The House Intelligence Committee released a trove of new evidence turned over by former Giuliani henchman Lev Parnas that contradicts the president’s claims about the Ukraine effort that led to his impeachment.
The documents included a letter from Giuliani to Ukrainian President Volodymyr Zelensky.
"Just to be precise, I represent him as a private citizen, not as President of the United States," Giuliani wrote. "This is quite common under American law because the duties and privileges of a President and a private citizen are not the same."
"In my capacity as personal counsel to President Trump and with his knowledge and consent, I request a meeting with you," Giuliani wrote to Zelensky in the letter, which was dated May 10, 2019.
The letter contradicts Trump’s claims that the Ukraine pressure was to root out corruption on behalf of the United States and his claim that Giuliani may have gone rogue with his dealings in Ukraine.
Giuliani bragged about illicit scheme a day earlier:
The letter came one day after Giuliani bragged to The New York Times that he planned to go to Ukraine to dig up dirt on Joe Biden to help Trump’s campaign.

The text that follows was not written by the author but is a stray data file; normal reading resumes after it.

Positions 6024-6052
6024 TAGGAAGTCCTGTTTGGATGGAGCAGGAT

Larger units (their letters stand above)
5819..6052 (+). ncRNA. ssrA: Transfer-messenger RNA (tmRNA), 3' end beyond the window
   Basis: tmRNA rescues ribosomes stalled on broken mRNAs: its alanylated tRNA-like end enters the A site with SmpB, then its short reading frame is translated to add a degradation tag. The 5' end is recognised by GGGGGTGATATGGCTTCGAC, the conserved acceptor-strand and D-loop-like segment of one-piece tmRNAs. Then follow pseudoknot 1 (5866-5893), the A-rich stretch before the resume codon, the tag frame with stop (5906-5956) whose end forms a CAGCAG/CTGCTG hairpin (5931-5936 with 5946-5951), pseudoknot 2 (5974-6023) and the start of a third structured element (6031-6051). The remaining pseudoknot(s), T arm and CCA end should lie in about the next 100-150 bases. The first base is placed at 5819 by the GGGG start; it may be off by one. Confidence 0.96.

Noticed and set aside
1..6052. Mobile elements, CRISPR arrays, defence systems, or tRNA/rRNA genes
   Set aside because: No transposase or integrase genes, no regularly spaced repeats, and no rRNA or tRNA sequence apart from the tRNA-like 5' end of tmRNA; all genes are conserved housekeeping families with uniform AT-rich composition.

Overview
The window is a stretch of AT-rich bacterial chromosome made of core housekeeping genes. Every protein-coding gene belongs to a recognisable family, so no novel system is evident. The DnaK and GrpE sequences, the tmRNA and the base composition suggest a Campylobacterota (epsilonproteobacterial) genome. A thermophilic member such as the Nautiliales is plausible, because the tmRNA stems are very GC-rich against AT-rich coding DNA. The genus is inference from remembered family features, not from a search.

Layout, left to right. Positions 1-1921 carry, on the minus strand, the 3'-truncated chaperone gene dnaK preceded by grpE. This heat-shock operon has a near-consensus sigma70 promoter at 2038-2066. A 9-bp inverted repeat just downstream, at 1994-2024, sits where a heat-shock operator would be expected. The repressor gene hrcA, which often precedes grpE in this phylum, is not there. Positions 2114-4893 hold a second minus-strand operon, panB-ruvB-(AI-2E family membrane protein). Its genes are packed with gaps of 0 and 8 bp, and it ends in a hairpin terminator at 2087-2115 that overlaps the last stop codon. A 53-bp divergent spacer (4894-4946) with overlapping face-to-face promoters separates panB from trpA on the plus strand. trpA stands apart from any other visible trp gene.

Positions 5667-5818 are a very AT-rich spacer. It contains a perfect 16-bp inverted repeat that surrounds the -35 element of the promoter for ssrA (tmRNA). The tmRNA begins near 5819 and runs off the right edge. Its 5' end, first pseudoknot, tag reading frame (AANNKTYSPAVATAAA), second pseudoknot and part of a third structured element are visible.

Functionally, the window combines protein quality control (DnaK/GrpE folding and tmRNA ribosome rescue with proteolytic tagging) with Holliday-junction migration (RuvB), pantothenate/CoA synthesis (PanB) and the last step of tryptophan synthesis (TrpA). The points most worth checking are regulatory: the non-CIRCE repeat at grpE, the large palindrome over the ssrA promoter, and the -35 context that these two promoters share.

“We’re not meddling in an election, we’re meddling in an investigation, which we have a right to do,” Giuliani said at the time. “There’s nothing illegal about it. Somebody could say it’s improper. And this isn’t foreign policy — I’m asking them to do an investigation that they’re doing already and that other people are telling them to stop. And I’m going to give them reasons why they shouldn’t stop it because that information will be very, very helpful to my client, and may turn out to be helpful to my government.”
The documents released on Wednesday also show that Parnas played a key role in the effort.
One of the documents was a handwritten note written on Ritz-Carlton stationery in which Parnas mused that he needed to "get Zalensky [sic] to Annonce [sic] that the Biden case will Be Investigated."
Text messages also show that he and Republican congressional candidate Robert Hyde discussed surveilling former Ukraine Ambassador Marie Yovanovitch.